Research Abroad


By: David Schiraldi
Peter A. Asseff, Ph.D. Professor of Organic Chemistry
in the Case School of Engineering and 
Chair Department of Macromolecular Science & Engineering
at Case Western Reserve University


As summer approaches, for many of us in higher education our thoughts turn to how to spend this stretch of time away from classes. For the past seven years, a number of students majoring or minoring in Polymer Science and Engineering at Case Western Reserve University have spent their time carrying out cutting-edge research in another country. The program began as an outgrowth of a sabbatical I took in Spain. Now, we take advantage of the department’s faculty contacts in Spain, Switzerland, France, Germany, China and Japan. Interested students start the process typically two years in advance and begin two years of the appropriate language courses before the trip.

At a recent Engineers Week Banquet, an engineering alumna shared with me how the summer abroad changed her life. These international assignments are treated as a supplement to the Macro Department’s Summer Research Experience for Undergraduates program, which has been funded for the past decade by National Science Foundation grants, as well as by the NSF Center for Layered Polymeric Systems Science & Technology Center known as CLiPS. When we fell short on funding in 2014, recent alumni including graduate students responded to an appeal on the department’s Facebook page.

Last summer, three undergraduates worked in Barcelona, Spain, two in Fribourg, Switzerland, and one in Kyoto, Japan. One of the research projects produced a variety of polyethylene glycol-modified methacrylate copolymers with the potential for self-healing behavior and drug delivery. Another students’ project contributed to results in using enzymes to produce polymers without the need for expensive and potentially less dangerous metal catalysts. And yet another focused on the physical micro-foaming of polymer-fiber glass blends using the MuCell process, which combines a supercritical fluid mixed with a polymer melt to product low density molded products.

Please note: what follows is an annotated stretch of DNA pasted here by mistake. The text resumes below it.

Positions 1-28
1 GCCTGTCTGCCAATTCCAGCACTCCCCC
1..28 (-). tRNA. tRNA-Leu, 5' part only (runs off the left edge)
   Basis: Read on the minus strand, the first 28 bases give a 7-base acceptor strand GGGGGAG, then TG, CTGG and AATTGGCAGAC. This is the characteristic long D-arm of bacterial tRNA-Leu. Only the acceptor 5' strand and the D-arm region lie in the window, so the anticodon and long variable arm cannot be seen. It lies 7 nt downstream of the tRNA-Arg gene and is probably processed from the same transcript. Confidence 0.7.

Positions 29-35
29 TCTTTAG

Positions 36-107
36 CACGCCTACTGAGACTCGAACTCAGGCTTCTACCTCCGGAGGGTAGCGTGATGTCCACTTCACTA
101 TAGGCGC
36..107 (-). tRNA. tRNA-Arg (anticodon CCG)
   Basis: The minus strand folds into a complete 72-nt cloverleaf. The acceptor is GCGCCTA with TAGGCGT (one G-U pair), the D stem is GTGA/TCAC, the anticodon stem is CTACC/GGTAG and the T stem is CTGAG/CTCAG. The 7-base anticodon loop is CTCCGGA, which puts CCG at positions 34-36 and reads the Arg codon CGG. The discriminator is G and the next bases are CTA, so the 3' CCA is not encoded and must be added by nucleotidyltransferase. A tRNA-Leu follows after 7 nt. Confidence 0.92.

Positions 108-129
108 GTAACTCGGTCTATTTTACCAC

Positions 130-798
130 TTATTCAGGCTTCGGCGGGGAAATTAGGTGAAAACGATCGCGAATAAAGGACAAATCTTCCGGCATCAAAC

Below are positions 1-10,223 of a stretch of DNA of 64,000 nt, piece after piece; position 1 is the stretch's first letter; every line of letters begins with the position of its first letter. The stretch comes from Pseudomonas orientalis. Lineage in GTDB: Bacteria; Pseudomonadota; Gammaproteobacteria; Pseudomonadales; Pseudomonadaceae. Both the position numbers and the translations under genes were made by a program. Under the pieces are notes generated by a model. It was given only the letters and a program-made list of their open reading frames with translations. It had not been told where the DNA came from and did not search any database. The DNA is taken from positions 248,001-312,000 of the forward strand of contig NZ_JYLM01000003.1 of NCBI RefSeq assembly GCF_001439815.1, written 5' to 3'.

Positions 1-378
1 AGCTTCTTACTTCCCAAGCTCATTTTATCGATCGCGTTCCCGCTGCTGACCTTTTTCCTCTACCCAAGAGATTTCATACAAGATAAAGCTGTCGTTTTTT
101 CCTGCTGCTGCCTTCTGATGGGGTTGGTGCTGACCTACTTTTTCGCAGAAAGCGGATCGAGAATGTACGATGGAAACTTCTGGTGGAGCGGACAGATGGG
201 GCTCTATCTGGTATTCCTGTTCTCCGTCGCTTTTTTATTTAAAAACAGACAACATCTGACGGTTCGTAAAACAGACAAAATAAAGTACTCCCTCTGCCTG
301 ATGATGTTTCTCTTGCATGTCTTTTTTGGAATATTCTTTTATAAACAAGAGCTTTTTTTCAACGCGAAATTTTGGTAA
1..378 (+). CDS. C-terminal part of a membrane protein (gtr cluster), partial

For student Will Brenn, the experience of investigating the morphologies and degradation behaviors of anisotropic nanoparticles and block copolymers at the Adolphe Merkle Institute in Fribourg led to a greater appreciation for many of the cultures present in Europe.

“This phenomenal opportunity allowed me to further the development of my French language skills by interacting with native speakers on a daily basis. Additionally, working in a lab with such a diverse group of people from so many different countries has given me a broader perspective of the world and helped prepare me for a career in a rapidly globalized world,” he said.










Macromolecular student Susan Kozawa,
in the lab of Professors Takaya Terashima and
itsuo Sawamoto at Kyoto University in Japan, 
during her research abroad assignment.